I know it surprised me when I looked it up, but they really haven’t put on much weight since 99/00: at most a 100-200lbs (or 3%) for the Oddy, Sienna and Caravan, or much less than their sedan counterparts have.

      It’s true that there aren’t many smaller three-row MPVs (a la the original Magic Wagon) in North America, but I don’t think we’d buy them if they did exist. Even in Canada, Chevy gave up on the Orlando and Mazda on the 5, while the Rondo is holding on by the skin of it’s teeth.

    • 0 avatar

      Two frequently overlooked choices it the minivan space are the Tranit Connect Wagon and the passenger version of the Nissan NV-200.

      They seem to be special order around here, and they lack some of the fancy seat folding options that I’ve become accustomed to in our Sienna, but they look cheap, practical, and commercial grade. The Sienna/Oddysey/T&C are more luxurious, but if you think they’re bloated, then these less luxurious comwercial minivans are worth a look.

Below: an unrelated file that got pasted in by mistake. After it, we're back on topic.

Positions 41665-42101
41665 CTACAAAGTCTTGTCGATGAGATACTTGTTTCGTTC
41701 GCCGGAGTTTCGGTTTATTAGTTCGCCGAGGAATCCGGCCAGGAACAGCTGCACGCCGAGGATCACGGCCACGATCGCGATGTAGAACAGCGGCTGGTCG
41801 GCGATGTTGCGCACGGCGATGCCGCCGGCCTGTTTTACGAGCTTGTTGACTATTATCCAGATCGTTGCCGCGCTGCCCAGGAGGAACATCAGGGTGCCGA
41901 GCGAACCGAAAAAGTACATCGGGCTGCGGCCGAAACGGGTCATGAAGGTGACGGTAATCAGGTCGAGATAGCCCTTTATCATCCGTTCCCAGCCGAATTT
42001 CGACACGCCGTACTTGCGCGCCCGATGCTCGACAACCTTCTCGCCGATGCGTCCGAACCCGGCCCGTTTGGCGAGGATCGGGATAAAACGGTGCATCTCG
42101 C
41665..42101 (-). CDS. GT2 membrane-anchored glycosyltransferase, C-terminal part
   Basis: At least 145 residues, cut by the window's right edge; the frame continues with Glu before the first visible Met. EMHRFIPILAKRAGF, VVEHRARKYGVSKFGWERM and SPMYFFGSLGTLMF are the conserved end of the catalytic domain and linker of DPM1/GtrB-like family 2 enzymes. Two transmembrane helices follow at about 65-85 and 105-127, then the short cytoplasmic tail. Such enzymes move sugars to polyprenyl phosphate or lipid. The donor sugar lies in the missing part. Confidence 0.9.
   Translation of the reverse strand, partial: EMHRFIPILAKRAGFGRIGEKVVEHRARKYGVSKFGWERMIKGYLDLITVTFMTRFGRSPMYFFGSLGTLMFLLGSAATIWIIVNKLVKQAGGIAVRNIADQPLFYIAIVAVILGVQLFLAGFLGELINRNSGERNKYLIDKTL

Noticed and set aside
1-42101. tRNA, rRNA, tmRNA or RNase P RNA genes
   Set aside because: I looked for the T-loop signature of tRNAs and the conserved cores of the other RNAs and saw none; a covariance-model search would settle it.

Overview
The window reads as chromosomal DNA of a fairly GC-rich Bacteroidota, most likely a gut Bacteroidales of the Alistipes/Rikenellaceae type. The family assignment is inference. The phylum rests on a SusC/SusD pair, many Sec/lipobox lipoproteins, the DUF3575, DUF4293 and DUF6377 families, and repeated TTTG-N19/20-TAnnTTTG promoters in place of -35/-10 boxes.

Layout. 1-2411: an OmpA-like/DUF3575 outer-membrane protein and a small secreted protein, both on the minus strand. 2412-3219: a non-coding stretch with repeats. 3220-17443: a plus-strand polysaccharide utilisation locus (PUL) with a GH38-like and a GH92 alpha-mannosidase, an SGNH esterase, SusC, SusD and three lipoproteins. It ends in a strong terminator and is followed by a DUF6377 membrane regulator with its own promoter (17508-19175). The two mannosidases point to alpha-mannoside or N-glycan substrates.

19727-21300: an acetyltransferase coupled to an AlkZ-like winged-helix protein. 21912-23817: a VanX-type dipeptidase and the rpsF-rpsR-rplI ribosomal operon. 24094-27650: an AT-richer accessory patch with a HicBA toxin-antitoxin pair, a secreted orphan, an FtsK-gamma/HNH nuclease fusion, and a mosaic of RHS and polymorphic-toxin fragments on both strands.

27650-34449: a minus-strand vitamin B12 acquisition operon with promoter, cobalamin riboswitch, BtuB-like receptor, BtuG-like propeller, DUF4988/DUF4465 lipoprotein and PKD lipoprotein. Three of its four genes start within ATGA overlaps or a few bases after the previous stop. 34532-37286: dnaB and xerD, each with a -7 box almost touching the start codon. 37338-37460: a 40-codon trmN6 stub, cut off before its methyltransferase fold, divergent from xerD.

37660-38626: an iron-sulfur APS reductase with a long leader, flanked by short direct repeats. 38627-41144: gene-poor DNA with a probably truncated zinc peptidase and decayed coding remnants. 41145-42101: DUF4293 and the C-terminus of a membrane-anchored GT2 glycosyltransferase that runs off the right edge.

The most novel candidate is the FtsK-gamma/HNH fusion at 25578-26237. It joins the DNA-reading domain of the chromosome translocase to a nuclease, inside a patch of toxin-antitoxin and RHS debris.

I drove a cargo version of the 1st generation (in the USA) Transit Connect and found that it drove pretty much like my 1998 Ranger, except that it was an automatic. Nothing objectionable about it. I haven’t driven the newer Transit Connect or the NV-200 yet, but I can’t imagine that they would me much different – everything you need to get the job done, but tame enough that your employee won’t wreck it.

      I’m eagerly awaiting the arrival of ENV-200 in the US. We’re a minivan family and a two car family, so a no frills electric minivan would be a perfect compliment to our relatively luxurious and highwayworthy Sienna. I’m close to being able to pull the trigger on a Leaf, though.

  • avatar

    FWIW it’s a couple classes too big for a kei van.
    These small vans are popular over there the way CUVs are in the US. One thing they don’t seem to do, especially with the subcompact-based ones is add noise insulation along with the big box out back, ’cause riding in the back of these things over ~70kph is deafening.

  • avatar

    I like it! Not considering the CVT and with a dab more of exterior design and more talent in the interior design, I’d be happy to take it home.